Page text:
It is encouraging to see a firm commit itself to a radical change in the way IT is delivered, says Rob Hailstone software infrastructure practice director with Butler Group, Europe's leading IT research and advisory organisation.
IBM announced on Thursday, 2 August, 2007, the latest project in its multi-year effort to consolidate its once-sprawling IT infrastructure into a more manageable, cost-effective, and environmentally friendly IT service capability. IBM has named this latest initiative 'Project Big Green'.
It is an ambitious project to consolidate some 3,900 applications onto approximately 30 System z mainframes. Although this is a logical continuation of IBM's consolidation effort, one view of the catalyst for this particular project is the projection that IBM will need to double its computing power by 2010, but is challenged in terms of its floor space and energy consumption.
IBM has already made great advances in the consolidation of its IT infrastructure, many of these as a result of its decision to run its IT as a commercial service to the rest of the business. Over the last 10 years it has, for example, reduced its number of data centres from 155 to 7, and the number of corporate applications from 15,000 to 4,700.
This new phase of consolidation represents a very significant investment for IBM, but as well as providing a significant, long-term cost saving will enable IBM to build a team of very credible resources to pass on the experiences learned to its customer base.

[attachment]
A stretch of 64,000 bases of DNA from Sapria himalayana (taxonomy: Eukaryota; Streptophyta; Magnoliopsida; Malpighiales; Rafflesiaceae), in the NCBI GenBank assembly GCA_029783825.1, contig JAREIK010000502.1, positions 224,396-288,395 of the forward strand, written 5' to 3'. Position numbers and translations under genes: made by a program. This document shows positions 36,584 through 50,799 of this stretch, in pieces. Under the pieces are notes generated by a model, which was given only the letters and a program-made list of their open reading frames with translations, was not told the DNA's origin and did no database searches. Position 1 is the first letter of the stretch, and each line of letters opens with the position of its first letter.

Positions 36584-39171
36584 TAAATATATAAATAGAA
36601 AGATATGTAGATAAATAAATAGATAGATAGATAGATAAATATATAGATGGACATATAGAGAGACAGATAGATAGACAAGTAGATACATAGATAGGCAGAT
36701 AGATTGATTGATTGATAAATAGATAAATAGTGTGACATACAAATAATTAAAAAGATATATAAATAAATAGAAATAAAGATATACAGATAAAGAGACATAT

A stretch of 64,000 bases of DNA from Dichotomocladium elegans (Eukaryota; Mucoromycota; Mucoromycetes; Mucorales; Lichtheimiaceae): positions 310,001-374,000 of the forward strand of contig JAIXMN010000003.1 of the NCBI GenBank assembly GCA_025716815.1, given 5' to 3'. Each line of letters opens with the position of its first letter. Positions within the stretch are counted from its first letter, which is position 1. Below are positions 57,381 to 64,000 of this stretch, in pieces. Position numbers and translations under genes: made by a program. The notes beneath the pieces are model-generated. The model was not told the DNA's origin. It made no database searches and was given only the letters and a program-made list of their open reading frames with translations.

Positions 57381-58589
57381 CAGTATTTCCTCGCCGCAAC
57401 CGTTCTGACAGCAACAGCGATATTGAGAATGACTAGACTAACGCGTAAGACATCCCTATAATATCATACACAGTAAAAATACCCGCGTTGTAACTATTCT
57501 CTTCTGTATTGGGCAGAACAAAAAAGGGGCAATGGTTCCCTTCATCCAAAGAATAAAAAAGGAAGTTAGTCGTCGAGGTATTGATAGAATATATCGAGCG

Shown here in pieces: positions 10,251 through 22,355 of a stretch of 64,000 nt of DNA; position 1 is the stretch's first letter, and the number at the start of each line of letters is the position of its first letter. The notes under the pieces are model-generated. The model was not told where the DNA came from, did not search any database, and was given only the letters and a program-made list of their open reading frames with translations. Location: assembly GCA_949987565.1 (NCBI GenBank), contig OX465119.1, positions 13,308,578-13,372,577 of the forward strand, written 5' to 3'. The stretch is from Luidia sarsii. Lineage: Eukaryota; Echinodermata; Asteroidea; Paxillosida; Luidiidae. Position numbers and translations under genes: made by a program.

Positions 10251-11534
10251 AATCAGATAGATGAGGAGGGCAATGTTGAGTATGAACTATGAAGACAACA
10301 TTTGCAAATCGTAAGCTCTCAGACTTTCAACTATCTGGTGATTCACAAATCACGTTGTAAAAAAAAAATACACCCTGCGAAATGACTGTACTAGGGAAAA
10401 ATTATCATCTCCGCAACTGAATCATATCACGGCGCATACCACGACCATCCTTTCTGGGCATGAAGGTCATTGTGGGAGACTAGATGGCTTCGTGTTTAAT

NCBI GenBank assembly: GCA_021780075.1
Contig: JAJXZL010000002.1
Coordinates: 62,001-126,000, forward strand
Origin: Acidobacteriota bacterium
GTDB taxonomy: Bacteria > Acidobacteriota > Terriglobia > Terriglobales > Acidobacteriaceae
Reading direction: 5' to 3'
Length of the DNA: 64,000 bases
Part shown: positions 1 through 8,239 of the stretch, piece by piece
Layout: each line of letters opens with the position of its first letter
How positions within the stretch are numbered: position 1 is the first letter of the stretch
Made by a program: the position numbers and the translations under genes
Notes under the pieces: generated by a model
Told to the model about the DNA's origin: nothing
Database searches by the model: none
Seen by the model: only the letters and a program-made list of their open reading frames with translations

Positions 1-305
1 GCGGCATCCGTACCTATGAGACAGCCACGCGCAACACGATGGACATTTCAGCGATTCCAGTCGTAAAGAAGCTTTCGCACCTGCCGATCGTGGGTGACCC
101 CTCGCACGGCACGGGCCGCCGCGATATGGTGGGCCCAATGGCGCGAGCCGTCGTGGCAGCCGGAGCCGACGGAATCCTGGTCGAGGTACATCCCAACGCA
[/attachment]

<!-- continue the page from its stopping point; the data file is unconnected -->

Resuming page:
IBM already has a team that provides consolidation support to its customers, and elements of that team will become part of Project Big Green. From the customer perspective, there is a big difference between "Do as we say" and "Do as we do", where the supplier is able to demonstrate its own commitment to consolidation and its own associated cost savings.
Altogether IBM aims to reallocate US$1 billion per year to accelerate its development of green technologies, creating a 1,000-strong 'green team' of specialists, and building a client roadmap based on its experiences.
Project Big Green represents an important part of this learning curve as well as delivering considerable in-house benefits. The green credentials of the project come from the anticipated 80% energy reduction and 85 per cent floor space savings through the planned consolidation.